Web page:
Examples of Second Person POV

N. K. Jemisin's Broken Earth Series – Jemisin doesn't only use the second person narrative technique in this epic sci-fi/fantasy series, but when she does, it's to great effect. If you want to see an example of how this is done well, start with The Fifth Season, the first book in the series.

Choose Your Own Adventure Books – Second person works well for these books aimed at young readers because you get to choose what happens to the protagonist (you), and if you choose wrong, the consequences could be dire!

Learn More About Second Person

Third Person Point of View

Third person POV includes several styles that are all used fairly often in fiction. This type of narration is characterized by the use of “he/she,” “they/theirs,” and “his/hers.”

Although the narration may choose a particular viewpoint character through which to tell all or part of the story, the character isn't the narrator. In fact, the narrator isn't present as a character in the story at all.

There are three different types of third person POV that you can use. Let's take a look at them.

Third Person Limited

Third person limited point of view means that the author stays rooted in one character's head at a time. Often, this is throughout the entire book, but it can also be done on a scene-by-scene basis, staying with one character until that scene or chapter is over.

At no point does the character speak directly to the reader, but through the third person limited POV, the reader can often hear some or all of the character's thoughts, whether directly or indirectly.

Directly – “Where are you going?” he said, leveling the gun at her. Don't leave me, he thought as his heart thumped in his chest.

Indirectly – “Where are you going?” he said, leveling the gun at her. A sick desperation filled him. He didn't want her to leave. Not now. Not ever.

Learn More About Third Person Limited

Third Person Omniscient

Third person omniscient point of view is characterized by the “godlike” narrator that knows everything about every character. The narrator's point of view is not limited to a particular character in any given scene, and can jump around to multiple characters.

The omniscient POV is one of the more difficult on this list for any beginning writer. Although it seems like it would be easy, it can result in “head hopping” when done wrong, jarring the reader and muddling the story.

When you read a story and see something to the effect of “she had no way of knowing, but…” or “he had no idea that around the corner lurked…” then the narrator's perspective is omniscient.

Learn More About Third Person Omniscient

Third Person Objective

There's also a different form of third person narration that isn't often mentioned: third person objective. This is where the narrator can jump from one character's point of view to a different point of view, but the reader never gets to be inside the character's head. You don't hear the character's thoughts, whether directly or indirectly.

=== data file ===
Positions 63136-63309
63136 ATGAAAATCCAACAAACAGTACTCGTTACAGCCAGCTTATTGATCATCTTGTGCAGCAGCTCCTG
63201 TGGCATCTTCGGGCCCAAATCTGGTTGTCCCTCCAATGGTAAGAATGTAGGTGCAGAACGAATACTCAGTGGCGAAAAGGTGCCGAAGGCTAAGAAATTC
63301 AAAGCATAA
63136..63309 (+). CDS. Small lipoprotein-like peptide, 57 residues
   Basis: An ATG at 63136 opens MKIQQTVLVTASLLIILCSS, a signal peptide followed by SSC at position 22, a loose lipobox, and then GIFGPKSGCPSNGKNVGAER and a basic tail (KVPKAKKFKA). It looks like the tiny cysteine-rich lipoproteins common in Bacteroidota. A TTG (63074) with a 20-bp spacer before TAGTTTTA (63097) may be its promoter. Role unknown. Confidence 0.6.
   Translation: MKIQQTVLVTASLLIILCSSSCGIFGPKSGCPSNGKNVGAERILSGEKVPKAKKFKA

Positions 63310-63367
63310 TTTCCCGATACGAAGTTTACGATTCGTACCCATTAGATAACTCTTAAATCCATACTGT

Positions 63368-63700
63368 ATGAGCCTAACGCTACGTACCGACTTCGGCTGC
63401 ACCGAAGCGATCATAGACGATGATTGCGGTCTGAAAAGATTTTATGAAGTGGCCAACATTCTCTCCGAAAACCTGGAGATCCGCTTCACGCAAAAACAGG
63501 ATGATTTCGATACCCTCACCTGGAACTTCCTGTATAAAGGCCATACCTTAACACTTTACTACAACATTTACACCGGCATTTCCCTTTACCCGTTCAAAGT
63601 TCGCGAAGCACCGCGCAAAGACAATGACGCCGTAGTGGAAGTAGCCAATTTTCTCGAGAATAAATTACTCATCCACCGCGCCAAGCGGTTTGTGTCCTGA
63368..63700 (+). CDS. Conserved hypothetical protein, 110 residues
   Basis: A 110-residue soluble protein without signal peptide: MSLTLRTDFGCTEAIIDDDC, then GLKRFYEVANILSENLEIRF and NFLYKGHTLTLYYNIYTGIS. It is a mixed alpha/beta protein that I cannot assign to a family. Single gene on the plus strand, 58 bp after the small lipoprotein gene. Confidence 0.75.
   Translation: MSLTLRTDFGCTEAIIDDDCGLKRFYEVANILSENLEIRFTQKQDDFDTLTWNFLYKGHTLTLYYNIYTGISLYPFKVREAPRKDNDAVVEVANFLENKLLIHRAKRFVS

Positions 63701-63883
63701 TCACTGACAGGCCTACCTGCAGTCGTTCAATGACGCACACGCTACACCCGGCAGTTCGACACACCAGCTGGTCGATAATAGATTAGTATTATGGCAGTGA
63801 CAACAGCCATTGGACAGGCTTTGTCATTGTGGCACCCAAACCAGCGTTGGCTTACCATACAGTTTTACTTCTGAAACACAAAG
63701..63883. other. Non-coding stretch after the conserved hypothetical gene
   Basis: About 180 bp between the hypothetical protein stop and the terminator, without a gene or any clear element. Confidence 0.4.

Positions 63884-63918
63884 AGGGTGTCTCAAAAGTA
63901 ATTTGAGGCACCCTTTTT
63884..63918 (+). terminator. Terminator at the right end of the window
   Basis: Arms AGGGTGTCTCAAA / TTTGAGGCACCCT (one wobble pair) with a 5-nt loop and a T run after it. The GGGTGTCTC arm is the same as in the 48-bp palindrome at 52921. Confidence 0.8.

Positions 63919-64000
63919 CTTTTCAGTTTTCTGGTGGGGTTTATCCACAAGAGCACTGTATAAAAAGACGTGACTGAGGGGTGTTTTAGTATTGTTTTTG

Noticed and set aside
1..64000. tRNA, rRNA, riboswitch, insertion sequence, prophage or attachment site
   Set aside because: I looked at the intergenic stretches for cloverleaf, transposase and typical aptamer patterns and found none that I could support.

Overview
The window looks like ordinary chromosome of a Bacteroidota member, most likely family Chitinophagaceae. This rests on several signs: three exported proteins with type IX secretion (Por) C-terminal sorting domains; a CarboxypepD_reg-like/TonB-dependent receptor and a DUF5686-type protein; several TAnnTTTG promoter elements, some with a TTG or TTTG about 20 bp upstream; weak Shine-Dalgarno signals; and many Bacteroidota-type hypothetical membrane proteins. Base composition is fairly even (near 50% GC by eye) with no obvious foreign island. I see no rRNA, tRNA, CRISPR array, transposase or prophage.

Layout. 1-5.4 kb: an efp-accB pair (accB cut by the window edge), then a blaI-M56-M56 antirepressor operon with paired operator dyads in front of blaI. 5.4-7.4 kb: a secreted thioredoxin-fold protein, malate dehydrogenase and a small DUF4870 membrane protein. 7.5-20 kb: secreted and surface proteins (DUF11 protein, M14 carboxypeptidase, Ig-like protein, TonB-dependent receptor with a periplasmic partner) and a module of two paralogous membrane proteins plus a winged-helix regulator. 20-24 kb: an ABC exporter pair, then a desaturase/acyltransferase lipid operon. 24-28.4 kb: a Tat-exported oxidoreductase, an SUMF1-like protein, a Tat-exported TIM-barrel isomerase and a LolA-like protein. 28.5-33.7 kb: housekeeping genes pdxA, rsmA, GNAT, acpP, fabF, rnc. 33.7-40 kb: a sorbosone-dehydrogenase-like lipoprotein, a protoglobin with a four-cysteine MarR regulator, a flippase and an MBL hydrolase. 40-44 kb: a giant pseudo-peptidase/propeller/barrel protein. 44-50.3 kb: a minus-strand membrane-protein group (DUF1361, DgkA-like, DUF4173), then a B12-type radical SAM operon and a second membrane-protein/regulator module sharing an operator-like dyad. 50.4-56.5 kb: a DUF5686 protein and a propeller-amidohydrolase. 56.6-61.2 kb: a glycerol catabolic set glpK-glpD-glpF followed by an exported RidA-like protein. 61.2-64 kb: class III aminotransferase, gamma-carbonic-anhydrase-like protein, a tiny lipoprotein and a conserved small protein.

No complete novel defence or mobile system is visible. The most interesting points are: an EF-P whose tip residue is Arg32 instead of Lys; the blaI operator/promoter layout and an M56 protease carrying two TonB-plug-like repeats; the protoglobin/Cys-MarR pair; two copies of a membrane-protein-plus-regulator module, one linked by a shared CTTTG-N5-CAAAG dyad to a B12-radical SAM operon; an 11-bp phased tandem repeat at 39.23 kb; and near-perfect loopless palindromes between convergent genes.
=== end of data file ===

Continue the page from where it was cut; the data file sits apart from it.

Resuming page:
So although you are seeing the scene through a particular character's eyes, you only get glimpses into his or her thoughts through their words and actions. This is sometimes called third person cinematic because the narrative point of view is like that of a camera; it can only show what happens outwardly, never inwardly. This is the very definition of a reliable narrator because the narration is purely objective.

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Examples of Third Person Point of View

Third Person LimitedHarry Potter and the Sorcerer's Stone – Although there are moments of omniscience from the narrator, the bulk of this book — and the entire series — is written in third person limited, only seeing things through the eyes of one character at a time.

Third Person OmniscientLord of the Flies by William Golding – This classic uses third person omniscient point of view to shift the perspective character. This allows the reader to see the story through the eyes of multiple POV characters, making the violence in the book more impactful.

Third Person ObjectiveOf Mice and Men by John Steinbeck – This novella unfolds with a third-person narrator who never gives the reader a look inside any of the characters' heads. Instead, the powerful story is told through description and dialogue.

Choosing Which Point of View to Use

Now that we've covered the most common character points of view, you may be wondering how to choose which one is right for your story. If you're a new writer, most editors and writing teachers recommend you stick to the most common POVs:

  • First Person Point of View – Cinematic
  • Third Person Point of View – Limited or Omniscient

These are good starting points, and most stories can be told well in one of the three.

Here are a few tips to help you decide between the three:

1. Determine your POV character(s). If it's just one character, first person perspective may be the best bet, provided the following steps don’t contradict that assumption.

2. Pay attention to genre conventions. Look at what similar books are doing (popular ones, preferably). Sticking to the POV you see used most often in those books is a good idea.

3. Write a chapter or two. If you still don't know which to choose, write a chapter or two in each POV. Pay attention to character voice, flow, style, and what your gut tells you. Once you've written a few thousand words in each, you should have a good feeling for what will work for your book.

4. Experiment, but not too much. Don't be afraid to experiment a little. If something isn't working, try writing a chapter or a scene from a secondary character's perspective. There's nothing wrong with alternating to a minor character throughout the book, so long as it serves the story.


There's a lot of fun to be had with point of view. Some authors get away with using multiple points of view in their books, while others simply stick with one.

Others write their entire book in one POV and then realize that another one would work better. While I don't suggest doing this (if you can help it), I do suggest getting to know each POV well.

Read some of the books and stories mentioned above, taking note of what you like and what you don't. Then experiment on your own. Trust your gut. The POV you feel works best for your story is probably the right one.